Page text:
New to winemaking

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New to winemaking

Post: # 258222Post Stickweaver
Mon Apr 09, 2012 6:40 pm

Hi, I have never made my own wine before, but spurred on by a friends' blackberry wine I would really like to do this. I have an old 1980s book on country wine and have just bought 'Booze for Free'. Does anyone know if this latter book is suitable for the complete beginner? I am hoping to get to a homebrew shop this week.
Thanks

oldjerry
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Re: New to winemaking

Post: # 258224Post oldjerry
Mon Apr 09, 2012 7:04 pm

Well done Sticky mate,you're in the right place,just wait a bit................................

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MKG
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Re: New to winemaking

Post: # 258227Post MKG
Mon Apr 09, 2012 7:59 pm

You can get lots of books purportedly for the beginning wine maker. Some of them are good, and a lot (most) of them are books pushed out by publishers on a bandwagon - ie, they're as useful as a box of matches in a housefire. Booze For Free was, at least, written by a bloke who's actually done it all - he's tried it for himself and knows a bit about the results.

OK - I'm a tad on his side because I've sort of known him for a while. But I've made wine for a long time now and, as far as I'm concerned, you won't go too far wrong in following Andy's advice to get started.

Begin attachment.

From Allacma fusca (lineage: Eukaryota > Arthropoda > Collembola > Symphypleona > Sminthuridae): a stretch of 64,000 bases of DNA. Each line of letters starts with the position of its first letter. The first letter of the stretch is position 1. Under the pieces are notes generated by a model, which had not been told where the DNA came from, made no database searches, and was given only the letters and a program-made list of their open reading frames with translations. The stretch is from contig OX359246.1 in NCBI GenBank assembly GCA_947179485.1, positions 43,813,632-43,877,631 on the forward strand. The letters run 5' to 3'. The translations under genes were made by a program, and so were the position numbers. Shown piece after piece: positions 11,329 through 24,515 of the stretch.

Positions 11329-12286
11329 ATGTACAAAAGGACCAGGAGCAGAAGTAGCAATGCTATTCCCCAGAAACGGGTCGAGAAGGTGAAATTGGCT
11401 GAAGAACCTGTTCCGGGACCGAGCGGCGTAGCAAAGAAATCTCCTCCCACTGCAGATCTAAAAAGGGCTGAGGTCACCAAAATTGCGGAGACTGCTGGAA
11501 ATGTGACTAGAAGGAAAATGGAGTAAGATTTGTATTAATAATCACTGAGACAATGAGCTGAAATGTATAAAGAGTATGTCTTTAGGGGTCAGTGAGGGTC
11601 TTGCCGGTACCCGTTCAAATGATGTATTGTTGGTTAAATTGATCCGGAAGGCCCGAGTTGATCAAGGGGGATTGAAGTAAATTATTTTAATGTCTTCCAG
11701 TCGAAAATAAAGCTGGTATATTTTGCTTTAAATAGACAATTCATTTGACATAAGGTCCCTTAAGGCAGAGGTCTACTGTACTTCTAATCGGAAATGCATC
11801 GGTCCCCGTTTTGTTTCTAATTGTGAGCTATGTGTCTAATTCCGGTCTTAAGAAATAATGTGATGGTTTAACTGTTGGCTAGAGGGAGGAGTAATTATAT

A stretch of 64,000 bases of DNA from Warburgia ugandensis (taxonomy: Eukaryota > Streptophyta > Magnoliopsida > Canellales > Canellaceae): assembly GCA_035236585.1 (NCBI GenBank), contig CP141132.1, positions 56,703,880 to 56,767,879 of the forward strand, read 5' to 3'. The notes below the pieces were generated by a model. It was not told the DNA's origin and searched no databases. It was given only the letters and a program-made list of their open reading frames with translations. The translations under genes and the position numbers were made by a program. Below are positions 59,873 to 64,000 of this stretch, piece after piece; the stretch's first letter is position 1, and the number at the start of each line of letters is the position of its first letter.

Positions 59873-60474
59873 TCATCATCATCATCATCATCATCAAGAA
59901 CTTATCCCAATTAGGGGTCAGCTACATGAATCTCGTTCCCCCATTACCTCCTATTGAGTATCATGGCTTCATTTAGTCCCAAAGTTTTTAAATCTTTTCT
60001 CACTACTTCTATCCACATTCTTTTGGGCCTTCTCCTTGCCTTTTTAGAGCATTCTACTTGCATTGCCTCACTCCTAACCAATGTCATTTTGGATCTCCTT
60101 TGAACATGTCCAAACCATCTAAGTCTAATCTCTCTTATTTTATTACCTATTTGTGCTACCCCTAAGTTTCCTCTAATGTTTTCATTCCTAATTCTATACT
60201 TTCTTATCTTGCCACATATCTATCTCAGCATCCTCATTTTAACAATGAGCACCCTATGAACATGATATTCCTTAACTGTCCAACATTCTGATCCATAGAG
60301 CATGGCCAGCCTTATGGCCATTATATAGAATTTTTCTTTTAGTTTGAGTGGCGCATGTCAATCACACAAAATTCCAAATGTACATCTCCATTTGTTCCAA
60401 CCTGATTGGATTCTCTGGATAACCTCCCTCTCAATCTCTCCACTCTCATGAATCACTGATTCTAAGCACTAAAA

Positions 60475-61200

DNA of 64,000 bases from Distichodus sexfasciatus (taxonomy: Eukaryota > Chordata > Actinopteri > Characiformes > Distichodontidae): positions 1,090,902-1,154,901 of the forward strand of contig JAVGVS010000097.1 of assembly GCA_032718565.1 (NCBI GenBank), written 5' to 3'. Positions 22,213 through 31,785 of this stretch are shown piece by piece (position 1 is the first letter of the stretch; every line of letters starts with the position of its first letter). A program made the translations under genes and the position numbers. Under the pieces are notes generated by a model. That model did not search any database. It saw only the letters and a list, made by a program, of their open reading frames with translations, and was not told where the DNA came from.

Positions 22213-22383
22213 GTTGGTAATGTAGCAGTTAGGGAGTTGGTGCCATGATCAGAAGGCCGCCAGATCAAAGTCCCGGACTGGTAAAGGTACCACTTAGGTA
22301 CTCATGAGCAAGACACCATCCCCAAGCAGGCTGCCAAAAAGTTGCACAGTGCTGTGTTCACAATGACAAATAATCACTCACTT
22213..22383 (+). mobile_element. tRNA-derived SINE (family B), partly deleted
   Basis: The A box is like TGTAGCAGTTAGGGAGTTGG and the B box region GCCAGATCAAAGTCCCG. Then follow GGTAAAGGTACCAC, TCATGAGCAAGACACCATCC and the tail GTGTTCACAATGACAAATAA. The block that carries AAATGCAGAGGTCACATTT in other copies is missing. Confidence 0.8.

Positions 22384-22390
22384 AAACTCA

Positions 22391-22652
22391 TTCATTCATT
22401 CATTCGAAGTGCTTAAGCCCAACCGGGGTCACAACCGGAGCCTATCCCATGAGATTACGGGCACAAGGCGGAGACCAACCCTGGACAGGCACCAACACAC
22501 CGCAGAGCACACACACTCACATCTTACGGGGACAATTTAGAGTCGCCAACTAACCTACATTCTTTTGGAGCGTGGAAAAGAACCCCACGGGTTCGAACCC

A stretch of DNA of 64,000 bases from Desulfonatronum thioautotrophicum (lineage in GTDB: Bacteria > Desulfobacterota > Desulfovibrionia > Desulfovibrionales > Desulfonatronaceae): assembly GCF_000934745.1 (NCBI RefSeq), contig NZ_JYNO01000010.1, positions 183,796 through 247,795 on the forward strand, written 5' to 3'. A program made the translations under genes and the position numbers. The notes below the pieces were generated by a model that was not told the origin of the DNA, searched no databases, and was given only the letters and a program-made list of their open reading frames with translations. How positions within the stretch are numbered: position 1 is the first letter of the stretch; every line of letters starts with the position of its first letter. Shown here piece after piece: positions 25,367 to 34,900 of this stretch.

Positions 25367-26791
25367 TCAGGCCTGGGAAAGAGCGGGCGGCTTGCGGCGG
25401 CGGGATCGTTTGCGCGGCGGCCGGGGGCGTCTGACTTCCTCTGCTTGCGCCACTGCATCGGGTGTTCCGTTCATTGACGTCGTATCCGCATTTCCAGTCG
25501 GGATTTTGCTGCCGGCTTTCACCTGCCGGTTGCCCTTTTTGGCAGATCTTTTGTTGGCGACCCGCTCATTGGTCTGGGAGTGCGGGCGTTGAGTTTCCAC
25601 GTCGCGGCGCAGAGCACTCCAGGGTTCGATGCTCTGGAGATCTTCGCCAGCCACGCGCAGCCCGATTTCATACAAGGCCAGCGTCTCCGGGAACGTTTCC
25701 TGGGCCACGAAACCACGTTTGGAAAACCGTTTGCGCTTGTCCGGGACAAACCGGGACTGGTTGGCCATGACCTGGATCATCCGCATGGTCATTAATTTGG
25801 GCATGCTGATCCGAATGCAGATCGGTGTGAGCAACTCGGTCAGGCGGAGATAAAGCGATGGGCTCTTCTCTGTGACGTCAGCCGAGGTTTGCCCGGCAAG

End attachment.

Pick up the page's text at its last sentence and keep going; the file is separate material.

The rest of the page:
The ideal, of course, is to build up your own body of experience. That's great, but where do you start? Andy's book is an ideal starter - better than most.

So - just in case you're not actually Andy in disguise - go for Booze For Free. Thoroughly recommended.

Mike
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Re: New to winemaking

Post: # 258266Post Andy Hamilton
Tue Apr 10, 2012 8:50 am

Ha, no that wasn't me in disguise!

I wrote booze for free as a guide to for a beginner. I added a massive glossary of brewing terms, terms that I've kept to a minimum in Booze for Free. The reason I did this was so that you can use it to understand all the other books out there too.

Each recipe I’ve written with a list of equipment alongside too, this is different to most brewing books and means you can look at it and decided at a glance if it looks a little too complicated.

Lastly there is a section on making wine, beer and cider just so you have the basics.

Of course I am going to endorse my own book on my own site, but really I did write it with everyone who might homebrew in mind. I want you to enjoy homebrewing as much as I do.

And MKG, cheers mate!
First we sow the seeds, nature grows the seeds then we eat the seeds. Neil Pye
My best selling Homebrew book Booze for Free
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The Other Andy Hamilton - Drinks & Foraging

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Jerry - Bit higher than newbie
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Re: New to winemaking

Post: # 258513Post Stickweaver
Fri Apr 13, 2012 7:45 pm

Thanks guys!